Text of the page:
Another area of concern will be the lack of James McClean and how Rowett chooses to fix that issue. We could quite likely see Diouf shifted over to the left side of the pitch, although this would be quite a negative move. This system would suggest Rowett still lacks faith in certain players, especially the defence, and will likely prevent effective pressing from the front again. An alternative could be shifting Berahino to a wider position and replacing him with Bojan if Rowett prefers the 4231 system we have opted for the majority of this season.

4231 (1).png

Any success that could come with moving Berahino into an inside forward role would be based on whether or not Pieters is replaced by Clucas. Pieters cannot provide the wide overlapping option that would be necessary to give Berahino the freedom to drift into the half spaces. Only nine left backs have played every minute of football in the Championship so far and Erik Pieters is the only one of these to not create a single chance (Andrew Hughes of Preston is the next lowest with three chances created). It is not just a matter of Pieters being unlucky, he has attempted the least crosses of any of these nine players (8 with not one being successful). Dropping down a division has not solved the technical problems that have been at the heart of Erik Pieters’ rapid decline.

During his time playing on the left, chiefly as winger occasionally as a wing back, Clucas has averaged around 3.5 attempted crosses p90 with this creating 1.4 chances. So he clearly seems to be a solution to the problem, even if Clucas wasn’t brought in to fulfil this role it appears it is calling out for him.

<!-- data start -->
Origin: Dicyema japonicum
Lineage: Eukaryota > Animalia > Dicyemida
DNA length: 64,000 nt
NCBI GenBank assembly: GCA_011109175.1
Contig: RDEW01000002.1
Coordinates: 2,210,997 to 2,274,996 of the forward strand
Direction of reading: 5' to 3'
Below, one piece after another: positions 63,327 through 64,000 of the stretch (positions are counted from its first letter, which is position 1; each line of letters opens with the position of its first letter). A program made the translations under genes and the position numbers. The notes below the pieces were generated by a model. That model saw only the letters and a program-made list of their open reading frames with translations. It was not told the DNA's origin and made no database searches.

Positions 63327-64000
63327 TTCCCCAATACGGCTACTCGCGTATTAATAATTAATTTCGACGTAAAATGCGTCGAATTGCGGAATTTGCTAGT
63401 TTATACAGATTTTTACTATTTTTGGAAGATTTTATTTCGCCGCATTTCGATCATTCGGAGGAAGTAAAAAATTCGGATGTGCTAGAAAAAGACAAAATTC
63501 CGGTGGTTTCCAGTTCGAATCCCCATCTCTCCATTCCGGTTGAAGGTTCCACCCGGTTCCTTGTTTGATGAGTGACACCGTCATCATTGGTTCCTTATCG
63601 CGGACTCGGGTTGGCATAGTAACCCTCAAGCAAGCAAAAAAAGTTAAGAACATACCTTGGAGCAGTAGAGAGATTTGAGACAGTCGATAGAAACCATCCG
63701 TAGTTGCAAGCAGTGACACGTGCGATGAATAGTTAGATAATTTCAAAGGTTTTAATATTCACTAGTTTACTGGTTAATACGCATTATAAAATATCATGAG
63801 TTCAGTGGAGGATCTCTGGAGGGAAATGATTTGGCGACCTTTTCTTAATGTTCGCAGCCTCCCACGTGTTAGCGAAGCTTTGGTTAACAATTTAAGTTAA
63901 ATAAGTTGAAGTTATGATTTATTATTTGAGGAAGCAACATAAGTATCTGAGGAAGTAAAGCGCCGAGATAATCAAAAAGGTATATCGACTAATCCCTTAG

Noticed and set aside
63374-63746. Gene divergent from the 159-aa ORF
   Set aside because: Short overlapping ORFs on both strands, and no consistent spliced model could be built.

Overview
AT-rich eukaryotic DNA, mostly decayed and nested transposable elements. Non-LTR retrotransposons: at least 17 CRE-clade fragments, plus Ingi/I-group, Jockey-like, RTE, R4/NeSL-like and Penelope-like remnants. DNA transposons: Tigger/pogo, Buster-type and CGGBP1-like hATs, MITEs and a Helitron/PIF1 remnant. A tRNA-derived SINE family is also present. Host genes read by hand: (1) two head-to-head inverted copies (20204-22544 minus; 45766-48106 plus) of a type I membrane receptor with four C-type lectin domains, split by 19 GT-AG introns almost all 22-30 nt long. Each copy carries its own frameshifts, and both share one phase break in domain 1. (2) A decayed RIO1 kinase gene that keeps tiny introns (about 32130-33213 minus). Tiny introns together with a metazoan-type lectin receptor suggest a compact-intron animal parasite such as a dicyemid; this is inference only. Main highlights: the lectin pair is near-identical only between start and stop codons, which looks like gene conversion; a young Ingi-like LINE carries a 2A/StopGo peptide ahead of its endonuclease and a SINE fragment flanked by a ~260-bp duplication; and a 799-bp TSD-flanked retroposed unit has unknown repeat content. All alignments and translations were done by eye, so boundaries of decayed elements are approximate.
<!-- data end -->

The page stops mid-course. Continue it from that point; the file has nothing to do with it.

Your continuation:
433 (2).png

I started by discussing my toxic relationship with Joe Allen and watching his performance against Ireland I decided to call him the ultimate luxury player, a luxury midfielder would probably be better. Allen excelled in the game mainly because he was not required to deliver. This was due to the presence of Ampadu doing the dog work behind him and Ramsey being more creative ahead of him.

So could this midfield three be the best way to imitate that? Woods clearing up, Etebo creating Allen left to-well to just be Joe Allen. This is the system Rowett came in wanting to implement as it provided us with an easy way to control the game. Alongside this, be prepared for some more ground-breaking analysis, the 433 allows us to press more effectively from the front as three is more than two. A front two is easily passed via switching the play (see Spain and Croatia v England) and all of the best pressing sides are predicated on an aggressive front three harrying the oppositions defenders and goalkeeper (see Leeds and Brentford v us).

343 (1).png

A final shape I’d propose as a solution is an unlikely one. Rowett did switch his Derby side to such a shape at the end of last season but I can’t really see it happening here. Mainly because this would likely necessitate the dropping of Shawcross (I’m not really prepared to get into that discussion here) meaning a full back, Martina maybe even Pieters, or Souttar would have to come in.

The benefits of this system are that it allows Rowett to drop Allen if he feels he does not warrant a place in the side. It provides more cover for Clucas being utilised at left wing back. And will allow the two wide attackers to drift inside giving us more options to control possession and create chances.

We have not started the season well and time is running out for us to kick on and finally sort ourselves out. But things are not all doom and gloom, the international break will have provided Rowett with a good opportunity to step away from things and gain a new perspective. Any successful solution will depend on our manager reverting to his own principles and forcing the side to play how he wants them to.

Tom Thrower